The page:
Opinion

Sex, Drugs, Guns and COVID-19: Amid Pandemic, Illicit Border Trades Flourish

By The Irrawaddy 11 December 2020

As Myanmar’s COVID-19 cases spiked in July and August, Thai newspapers assured their readers that government agencies were collaborating to step up patrols along the border to prevent illegal crossings. Photographs taken at the time showed well-equipped, heavily armed soldiers and police patrolling the Moei River, which forms the border between Thailand’s Mae Sot and Karen State’s Myawaddy.

Further north, in Mae Sai across from Shan State’s Tachileik, visitors could see police and soldiers—who were joined by undercover officers—conducting surveillance of the Myanmar border. The headlines and the sight of soldiers patrolling the border no doubt reassured Thais that they were safe.

But this sense of security was misplaced. Though officials monitor checkpoints and conduct checks, people still manage to cross the frontier in both directions. In recent months, security officials on both sides, as well as human traffickers and insurgents on the Myanmar side, have made a fortune smuggling Thais, Myanmar people and goods across the border.

Since the deadly virus arrived in Southeast Asia from China, Thailand has been praised for implementing one of the world’s most successful coronavirus containment strategies. However, alarm bells have sounded recently, with the discovery of a number of COVID-19 cases in Thailand linked to migrant workers from both countries who slip back and forth undetected.

Thai and Myanmar workers illegally cross the porous border and some have found lucrative jobs and business opportunities during the lockdown.

Thai security officials patrol the Moei River in Thailand’s Tak province to prevent illegal entry from Myanmar. / Assawin Pinitwong / Bangkok Post

Flouting Myanmar’s COVID-19 restrictions, numerous entertainment complexes and bars are still open in Tachileik, as well as in Myawaddy opposite Mae Sot. Young Thai women are in high demand among guests at hotels in these towns. Thai newspapers and TV news outlets have reported that some young Thai women earn 100,000 baht per month.

In Mae Sai, Thailand’s northernmost border town, three more Thai returnees from entertainment venues in Tachileik were confirmed to be infected with the coronavirus on Thursday, raising the total number of COVID-19 cases in Chiang Rai province to 49.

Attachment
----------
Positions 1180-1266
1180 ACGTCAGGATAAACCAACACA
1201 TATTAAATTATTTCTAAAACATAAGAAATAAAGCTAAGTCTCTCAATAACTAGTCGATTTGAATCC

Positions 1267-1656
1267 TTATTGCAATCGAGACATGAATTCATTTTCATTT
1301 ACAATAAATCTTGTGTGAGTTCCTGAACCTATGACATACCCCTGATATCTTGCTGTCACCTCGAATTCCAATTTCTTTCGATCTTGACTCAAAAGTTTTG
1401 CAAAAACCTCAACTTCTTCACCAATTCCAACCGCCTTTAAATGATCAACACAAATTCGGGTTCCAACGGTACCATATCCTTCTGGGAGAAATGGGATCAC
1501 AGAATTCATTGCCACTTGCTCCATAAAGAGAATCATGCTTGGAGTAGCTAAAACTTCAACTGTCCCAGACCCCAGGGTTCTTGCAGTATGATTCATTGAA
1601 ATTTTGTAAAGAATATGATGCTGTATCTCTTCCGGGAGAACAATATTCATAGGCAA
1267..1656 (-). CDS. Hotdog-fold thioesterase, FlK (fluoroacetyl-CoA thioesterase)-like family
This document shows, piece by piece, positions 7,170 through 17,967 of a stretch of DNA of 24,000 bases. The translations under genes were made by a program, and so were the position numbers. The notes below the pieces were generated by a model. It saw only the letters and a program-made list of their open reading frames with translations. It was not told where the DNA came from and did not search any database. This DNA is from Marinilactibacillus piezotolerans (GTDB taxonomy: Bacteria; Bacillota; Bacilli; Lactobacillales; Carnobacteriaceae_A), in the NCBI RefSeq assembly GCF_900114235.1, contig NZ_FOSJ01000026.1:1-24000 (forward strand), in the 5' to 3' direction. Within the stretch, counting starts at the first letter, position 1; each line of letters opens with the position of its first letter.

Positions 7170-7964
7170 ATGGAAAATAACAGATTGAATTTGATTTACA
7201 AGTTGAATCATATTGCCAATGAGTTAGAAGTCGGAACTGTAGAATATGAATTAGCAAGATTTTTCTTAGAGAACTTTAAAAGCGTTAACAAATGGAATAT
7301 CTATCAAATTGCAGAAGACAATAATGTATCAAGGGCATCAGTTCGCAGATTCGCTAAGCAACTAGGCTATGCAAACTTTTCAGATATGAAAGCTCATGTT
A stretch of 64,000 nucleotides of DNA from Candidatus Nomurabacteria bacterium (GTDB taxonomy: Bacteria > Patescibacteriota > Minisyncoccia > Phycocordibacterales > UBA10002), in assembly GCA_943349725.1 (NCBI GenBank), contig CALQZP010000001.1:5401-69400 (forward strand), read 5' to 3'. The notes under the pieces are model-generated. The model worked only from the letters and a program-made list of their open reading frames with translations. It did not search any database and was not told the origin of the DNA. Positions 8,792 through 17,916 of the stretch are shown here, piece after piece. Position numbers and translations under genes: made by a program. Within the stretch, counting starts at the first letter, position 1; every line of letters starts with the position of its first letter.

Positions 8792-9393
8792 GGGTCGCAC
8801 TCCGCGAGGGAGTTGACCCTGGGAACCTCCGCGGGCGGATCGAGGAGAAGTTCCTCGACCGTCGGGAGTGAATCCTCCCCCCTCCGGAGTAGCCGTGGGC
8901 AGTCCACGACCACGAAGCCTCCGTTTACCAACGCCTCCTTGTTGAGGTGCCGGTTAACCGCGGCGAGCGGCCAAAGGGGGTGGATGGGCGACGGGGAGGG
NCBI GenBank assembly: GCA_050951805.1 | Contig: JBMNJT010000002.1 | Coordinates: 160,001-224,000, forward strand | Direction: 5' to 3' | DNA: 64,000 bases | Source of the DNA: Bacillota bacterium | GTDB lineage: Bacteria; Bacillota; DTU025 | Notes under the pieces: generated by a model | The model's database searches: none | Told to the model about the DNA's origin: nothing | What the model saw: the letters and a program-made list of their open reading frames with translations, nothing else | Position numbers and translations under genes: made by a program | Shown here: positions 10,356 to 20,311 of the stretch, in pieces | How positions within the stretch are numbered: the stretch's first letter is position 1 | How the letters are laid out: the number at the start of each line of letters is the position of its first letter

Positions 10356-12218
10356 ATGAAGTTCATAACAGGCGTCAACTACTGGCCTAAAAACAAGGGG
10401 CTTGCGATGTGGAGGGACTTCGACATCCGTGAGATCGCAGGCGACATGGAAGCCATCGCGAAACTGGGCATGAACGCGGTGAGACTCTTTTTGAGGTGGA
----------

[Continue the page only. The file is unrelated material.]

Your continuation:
Many young Thai women illegally enter Myanmar to work in entertainment complexes and bars in Tachileik. One hotel and entertainment complex there, the 1G1-7 Hotel, has been identified as a COVID-19 hotspot, with more than 10 Thai women and tourists testing positive for COVID-19 upon returning home from the venue.

The 1G1-7 Hotel, which has been closed down and whose manager now faces legal action, counted Thai, Chinese and Myanmar guests among its frequent visitors. Residents and local reporters in Tachileik revealed that the four-story building had 20 VIP karaoke lounges, a massage parlor and online gambling facilities.

A popular nightspot, the hotel is jointly owned by businesspeople from Thailand, Myanmar and China, with a Chinese investor reportedly holding the largest stake.

In Myawaddy, the Myanmar government has imposed a “strict” lockdown, but several casinos in the border town remain open, and gamblers continue to flock in through illegal routes. As many as 2,000 Chinese punters are said to reside in Myawaddy Township’s new gambling hub, Shwe Kokko. When Myanmar’s COVID-19 situation worsened a few months ago, many Chinese sneaked into Thailand. Some evaded border forces while others paid handsome sums to the Myanmar, Thai and Karen insurgents who control parts of the border. Some Chinese even wear Myanmar or Karen outfits as they sneak into Thailand.

The 1G1-7 Hotel in Tachileik is believed to be a hotspot for COVID-19 transmission. / 1G1-7 Hotel’s Facebook page